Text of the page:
My father's had Alzheimers for many years and is 92. He's in a lockdown ward and miserable. I live out of state and only get up there a couple of times a year, as it's difficult to go more often. Anyway, when I was up there last Spring he ended up in the hospital and we thought he was going to die - Dr was talking about DNR orders in front of him! Then in October I saw him again and had a feeling he'd go in about six months. He's had three episodes recently, one of which he ended up in the hospital again. His blood pressure dropped to 90/50 in the last one, which was yesterday.

At any rate, I do believe this is the last time I will see him and I just don't want to lose it in front of him. Any advice? Thanks.
It has been some time since you posted. I hope your visit was rewarding to both you and your father.
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Old 05-31-2008, 11:18 PM
 
Location: SF Bay Area
14,330 posts, read 19,502,179 times
Reputation: 18436
Quote:
Originally Posted by movin'on View Post
I guess this question goes out to anyone who's had a loved one with a prolonged disease when you just know it's the last time you will see the person.

My father's had Alzheimers for many years and is 92. He's in a lockdown ward and miserable. I live out of state and only get up there a couple of times a year, as it's difficult to go more often. Anyway, when I was up there last Spring he ended up in the hospital and we thought he was going to die - Dr was talking about DNR orders in front of him! Then in October I saw him again and had a feeling he'd go in about six months. He's had three episodes recently, one of which he ended up in the hospital again. His blood pressure dropped to 90/50 in the last one, which was yesterday.

At any rate, I do believe this is the last time I will see him and I just don't want to lose it in front of him. Any advice? Thanks.
Sorry to read this. I wish I could offer some words of wisdom, but I too am facing a similar situation with my dad (82) showing signs...how can anyone prepare for this? I don't know how anyone can prepare.
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Old 06-01-2008, 08:23 AM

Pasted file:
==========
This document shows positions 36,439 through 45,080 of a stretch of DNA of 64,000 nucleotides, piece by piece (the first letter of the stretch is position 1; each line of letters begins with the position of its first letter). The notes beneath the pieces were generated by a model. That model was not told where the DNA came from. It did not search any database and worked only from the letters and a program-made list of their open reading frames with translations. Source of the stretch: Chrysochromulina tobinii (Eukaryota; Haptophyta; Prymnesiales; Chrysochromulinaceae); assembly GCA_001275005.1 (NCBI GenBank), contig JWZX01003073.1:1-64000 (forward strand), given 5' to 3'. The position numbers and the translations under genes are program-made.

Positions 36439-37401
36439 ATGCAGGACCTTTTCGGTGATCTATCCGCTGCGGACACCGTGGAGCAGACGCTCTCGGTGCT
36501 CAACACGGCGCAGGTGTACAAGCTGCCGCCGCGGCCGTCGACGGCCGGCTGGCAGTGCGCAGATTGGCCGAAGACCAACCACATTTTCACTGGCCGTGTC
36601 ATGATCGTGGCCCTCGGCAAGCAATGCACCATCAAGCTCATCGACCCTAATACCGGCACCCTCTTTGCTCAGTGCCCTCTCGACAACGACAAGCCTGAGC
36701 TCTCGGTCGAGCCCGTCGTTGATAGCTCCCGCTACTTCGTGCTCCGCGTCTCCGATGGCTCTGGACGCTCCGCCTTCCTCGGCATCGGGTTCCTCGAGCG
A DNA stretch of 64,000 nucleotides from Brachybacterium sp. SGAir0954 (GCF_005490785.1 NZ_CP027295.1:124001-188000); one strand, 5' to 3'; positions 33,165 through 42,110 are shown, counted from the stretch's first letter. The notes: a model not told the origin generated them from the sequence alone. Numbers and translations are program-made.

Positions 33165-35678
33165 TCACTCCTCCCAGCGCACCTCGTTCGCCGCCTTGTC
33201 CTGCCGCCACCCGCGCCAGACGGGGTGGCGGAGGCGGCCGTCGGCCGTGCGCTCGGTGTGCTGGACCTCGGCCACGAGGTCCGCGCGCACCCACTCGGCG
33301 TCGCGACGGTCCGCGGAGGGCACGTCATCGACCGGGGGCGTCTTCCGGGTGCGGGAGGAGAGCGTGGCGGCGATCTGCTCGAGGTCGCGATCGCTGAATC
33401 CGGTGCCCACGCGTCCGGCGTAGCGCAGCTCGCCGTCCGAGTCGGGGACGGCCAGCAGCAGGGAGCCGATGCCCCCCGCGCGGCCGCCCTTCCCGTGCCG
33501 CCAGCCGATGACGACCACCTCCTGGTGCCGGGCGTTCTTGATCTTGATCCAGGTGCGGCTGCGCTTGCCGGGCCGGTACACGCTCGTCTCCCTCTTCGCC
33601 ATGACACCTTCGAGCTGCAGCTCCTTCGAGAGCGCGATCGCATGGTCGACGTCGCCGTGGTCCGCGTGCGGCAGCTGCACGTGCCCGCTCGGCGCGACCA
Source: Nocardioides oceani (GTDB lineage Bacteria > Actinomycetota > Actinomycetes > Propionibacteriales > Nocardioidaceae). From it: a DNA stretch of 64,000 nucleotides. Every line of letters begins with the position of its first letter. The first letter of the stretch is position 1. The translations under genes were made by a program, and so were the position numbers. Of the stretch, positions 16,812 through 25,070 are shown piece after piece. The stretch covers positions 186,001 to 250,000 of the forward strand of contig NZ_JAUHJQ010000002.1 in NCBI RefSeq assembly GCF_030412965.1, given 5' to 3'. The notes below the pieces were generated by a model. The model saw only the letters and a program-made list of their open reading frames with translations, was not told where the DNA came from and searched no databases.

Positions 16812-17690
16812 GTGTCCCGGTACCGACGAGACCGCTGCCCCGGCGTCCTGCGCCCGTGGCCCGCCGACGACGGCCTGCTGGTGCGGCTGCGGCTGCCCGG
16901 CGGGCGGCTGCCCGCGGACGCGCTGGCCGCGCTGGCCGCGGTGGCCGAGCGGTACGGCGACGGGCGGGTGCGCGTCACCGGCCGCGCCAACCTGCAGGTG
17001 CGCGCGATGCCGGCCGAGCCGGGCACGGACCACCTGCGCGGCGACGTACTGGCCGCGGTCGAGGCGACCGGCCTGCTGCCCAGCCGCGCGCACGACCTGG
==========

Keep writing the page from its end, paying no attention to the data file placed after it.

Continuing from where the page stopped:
Location: MN
314 posts, read 647,996 times
Reputation: 336
One of the things my mother and I found helpful--I told her I was happy for her to be out of pain and I knew she was going to a better place. Loving parents even at the end want to know you will be okay [do we ever grow up in their eyes?] One of the things is letting go of them so their transition is peaceful when possible. Talk about fond memories as much as his health will allow. The 800 pound elephant in the room dimishes when happy times are remembered.

You are in my prayers-hang on to your memories that way he will stay in your heart forever.

Ps-it really is okay to shed some tears as long as you can regain control and end on a happier note. We have emotions for a reason and stuffing them is not healthy. Blessings to you.

Last edited by future1; 06-01-2008 at 08:25 AM.. Reason: add Ps
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Old 06-01-2008, 09:16 AM
 
Location: Tennessee
16,227 posts, read 22,542,684 times
Reputation: 24023
Quote:
Originally Posted by Alexus View Post
Sorry to read this. I wish I could offer some words of wisdom, but I too am facing a similar situation with my dad (82) showing signs...how can anyone prepare for this? I don't know how anyone can prepare.
I would suggest trying to familiarize yourself with it, by reading all the information you can and learning what to expect. So sorry.....